Analysis

Northern Research Group: Are professionalised backbench groupings the next powerbase at Westminster?

Alex Briggs

In the aftermath of the 2019 General Election, the working theory was that Prime Minister Boris Johnson had won himself not only a thumping majority, but also the loyalty of his backbenchers, the lack of which had so spectacularly caused the downfall of his predecessor.

New MPs in a whole host of midlands and northern constituencies, the theory went, would know that they owed their jobs to the Prime Minister and his promise to level-up the country, would know that without him the Conservatives would never have won certain seats for the first time ever, and would swear him their eternal fealty.

Needless to say, it hasn’t quite worked out that way. Quickly these new MPs started to look forward to the next General Election, and realise that the downside to winning seats that you haven’t held in generations is that it is very difficult to keep them. For many new Conservative MPs, their nascent careers now hinged on being able to persuade the Government to stay true to its word, and get started on levelling-up immediately. The only question remained how to do it.

Before COVID-19, there was a time when these new persuaders would have exchanged suggestions in passing corridors, plotted in the House of Commons bar, or met up in a committee room, talking just loud enough for the well-briefed lobby journalists in the corridor outside to be able to hear. Such is our new reality, however, that the majority of these covert discussion have happened in Whatsapp groups.

Until this week, when the Northern Research Group announced that it was stepping out of Whatsapp groups and into the Westminster office with the planned hire of three policy advisers brought in to professionalise its operations and policy offer.

This example, and the potential for other groups to follow it, raises questions about where power lies within the House of Commons. As backbench groupings start to formalise their power and policy offering, we must ask ourselves whether they represent a new permanent powerbase opening up at Westminster.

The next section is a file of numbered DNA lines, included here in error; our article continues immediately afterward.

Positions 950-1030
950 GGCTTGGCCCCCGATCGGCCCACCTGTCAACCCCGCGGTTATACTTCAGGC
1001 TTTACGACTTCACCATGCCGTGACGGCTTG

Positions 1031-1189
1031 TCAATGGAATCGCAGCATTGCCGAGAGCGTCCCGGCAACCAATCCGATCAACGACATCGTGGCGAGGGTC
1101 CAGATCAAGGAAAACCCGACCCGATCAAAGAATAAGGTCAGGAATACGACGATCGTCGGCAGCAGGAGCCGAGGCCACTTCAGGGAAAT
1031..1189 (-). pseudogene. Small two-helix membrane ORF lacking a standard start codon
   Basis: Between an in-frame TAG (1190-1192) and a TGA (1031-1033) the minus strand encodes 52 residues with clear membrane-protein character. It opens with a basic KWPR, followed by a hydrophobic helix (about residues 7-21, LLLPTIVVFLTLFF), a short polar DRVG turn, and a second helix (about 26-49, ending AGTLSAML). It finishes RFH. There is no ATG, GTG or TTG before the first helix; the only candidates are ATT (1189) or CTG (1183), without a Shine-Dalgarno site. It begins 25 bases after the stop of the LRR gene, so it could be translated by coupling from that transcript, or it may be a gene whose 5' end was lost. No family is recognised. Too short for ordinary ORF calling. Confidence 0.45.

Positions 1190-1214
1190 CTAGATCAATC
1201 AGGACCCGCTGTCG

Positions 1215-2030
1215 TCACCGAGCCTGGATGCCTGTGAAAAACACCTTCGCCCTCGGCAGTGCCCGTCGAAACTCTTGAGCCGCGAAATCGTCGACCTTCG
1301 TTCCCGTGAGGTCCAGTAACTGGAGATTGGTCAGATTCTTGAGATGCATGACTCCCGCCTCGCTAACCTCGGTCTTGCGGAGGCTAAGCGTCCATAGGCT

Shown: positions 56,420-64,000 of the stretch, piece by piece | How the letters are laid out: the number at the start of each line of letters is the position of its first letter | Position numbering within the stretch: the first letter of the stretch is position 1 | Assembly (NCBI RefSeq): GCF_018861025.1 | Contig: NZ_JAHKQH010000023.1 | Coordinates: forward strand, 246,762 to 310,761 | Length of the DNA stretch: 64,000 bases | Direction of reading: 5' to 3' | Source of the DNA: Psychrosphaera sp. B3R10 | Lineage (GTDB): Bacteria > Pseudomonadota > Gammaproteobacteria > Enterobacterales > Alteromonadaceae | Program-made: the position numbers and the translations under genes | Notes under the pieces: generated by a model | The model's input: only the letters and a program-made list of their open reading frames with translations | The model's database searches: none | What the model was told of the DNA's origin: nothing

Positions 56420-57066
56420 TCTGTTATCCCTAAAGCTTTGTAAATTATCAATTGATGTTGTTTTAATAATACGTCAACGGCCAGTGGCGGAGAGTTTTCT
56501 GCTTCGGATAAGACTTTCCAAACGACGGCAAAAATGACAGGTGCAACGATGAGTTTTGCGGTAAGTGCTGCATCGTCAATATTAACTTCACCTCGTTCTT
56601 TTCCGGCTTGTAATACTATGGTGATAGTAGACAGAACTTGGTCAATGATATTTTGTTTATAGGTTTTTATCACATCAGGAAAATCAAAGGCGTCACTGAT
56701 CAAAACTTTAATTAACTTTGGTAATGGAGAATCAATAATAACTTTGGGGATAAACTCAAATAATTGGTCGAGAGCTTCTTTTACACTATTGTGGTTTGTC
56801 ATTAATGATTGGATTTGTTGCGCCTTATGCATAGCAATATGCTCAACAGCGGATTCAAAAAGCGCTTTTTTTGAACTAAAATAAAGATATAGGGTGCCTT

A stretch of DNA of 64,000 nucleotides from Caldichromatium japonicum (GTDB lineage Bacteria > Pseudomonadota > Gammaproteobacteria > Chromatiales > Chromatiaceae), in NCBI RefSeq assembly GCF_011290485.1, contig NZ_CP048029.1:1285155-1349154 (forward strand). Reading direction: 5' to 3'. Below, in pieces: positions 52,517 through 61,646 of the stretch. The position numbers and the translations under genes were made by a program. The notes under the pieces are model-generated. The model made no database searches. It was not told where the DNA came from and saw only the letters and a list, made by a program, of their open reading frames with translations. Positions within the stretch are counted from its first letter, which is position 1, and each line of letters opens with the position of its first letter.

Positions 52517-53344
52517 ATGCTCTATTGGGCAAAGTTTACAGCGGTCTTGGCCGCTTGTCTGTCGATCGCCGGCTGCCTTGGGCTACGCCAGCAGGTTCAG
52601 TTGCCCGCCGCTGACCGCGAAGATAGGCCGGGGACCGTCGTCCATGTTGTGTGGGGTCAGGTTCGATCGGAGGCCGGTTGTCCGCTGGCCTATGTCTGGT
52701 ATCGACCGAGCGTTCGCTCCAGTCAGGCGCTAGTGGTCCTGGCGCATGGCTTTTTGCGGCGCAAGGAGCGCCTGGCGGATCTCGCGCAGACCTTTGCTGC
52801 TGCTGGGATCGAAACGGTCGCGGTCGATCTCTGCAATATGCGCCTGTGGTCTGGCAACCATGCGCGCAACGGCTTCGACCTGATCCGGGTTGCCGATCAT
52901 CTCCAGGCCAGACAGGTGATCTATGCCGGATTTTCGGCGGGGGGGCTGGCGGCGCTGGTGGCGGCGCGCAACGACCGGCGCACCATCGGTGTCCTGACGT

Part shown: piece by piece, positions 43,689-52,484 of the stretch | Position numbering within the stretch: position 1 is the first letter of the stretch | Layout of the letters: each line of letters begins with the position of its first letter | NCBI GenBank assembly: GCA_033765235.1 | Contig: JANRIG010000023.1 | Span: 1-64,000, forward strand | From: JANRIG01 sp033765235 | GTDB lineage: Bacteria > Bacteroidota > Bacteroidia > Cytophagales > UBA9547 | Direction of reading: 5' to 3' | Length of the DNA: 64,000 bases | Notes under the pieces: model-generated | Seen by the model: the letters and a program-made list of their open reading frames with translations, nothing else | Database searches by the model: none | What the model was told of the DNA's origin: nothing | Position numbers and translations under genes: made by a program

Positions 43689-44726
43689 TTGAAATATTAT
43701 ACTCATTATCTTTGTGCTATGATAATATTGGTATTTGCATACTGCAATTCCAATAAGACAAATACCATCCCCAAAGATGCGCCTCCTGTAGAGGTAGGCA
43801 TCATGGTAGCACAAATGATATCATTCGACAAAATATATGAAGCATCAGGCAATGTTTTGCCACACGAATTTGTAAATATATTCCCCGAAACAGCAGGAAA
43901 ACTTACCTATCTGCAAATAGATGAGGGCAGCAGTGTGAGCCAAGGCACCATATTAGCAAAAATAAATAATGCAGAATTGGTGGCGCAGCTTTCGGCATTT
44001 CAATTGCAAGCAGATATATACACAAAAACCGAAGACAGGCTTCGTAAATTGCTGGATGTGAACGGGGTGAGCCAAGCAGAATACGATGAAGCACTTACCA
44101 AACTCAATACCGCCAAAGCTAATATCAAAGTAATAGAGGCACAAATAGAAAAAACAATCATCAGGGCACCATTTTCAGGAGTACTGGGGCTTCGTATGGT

Parliamentary arithmetic is definitely on the side of backbench groupings. The Government’s majority of 80 is quite a useful size for mischievous would-be rebels: small enough to mean that the concerns of your backbench grouping can’t be ignored, but big enough to mean that backbench groupings can’t be accused of disloyalty or putting the Government under more pressure than it can handle.

Furthermore, the unknown quantity that these new backbench groupings possess means that they’re likely to be granted plenty of leeway by the Government, who will be extremely keen to keep them inside the tent at the beginning of their relationship through concessions and access rather than starting things off on the wrong foot and risking all-out rebellion.

There is even a possibility that backbench groupings could steal some of the political capital and Governmental attention that Select Committees currently hold. Although the latter’s responsibility is enshrined in Parliamentary convention, in recent years they’ve shifted slightly towards more headline-grabbing behaviour, and the inclusion of opposition MPs makes them naturally more tribal, making the Government less inclined to try and build bridges with them.

The Government will be desperate to build bridges (literal and metaphorical) to keep the NRG on-side though, and industries and organisations that align themselves with their aims could find themselves with an emerging powerbase on their side. Expect backbench groupings and their increasing professionalisation to be a key story of the remainder of this Parliament, particularly as the next General Election draws closer and voters begin to consider whether voting for the Conservatives for the first time ever in 2019 was worth it.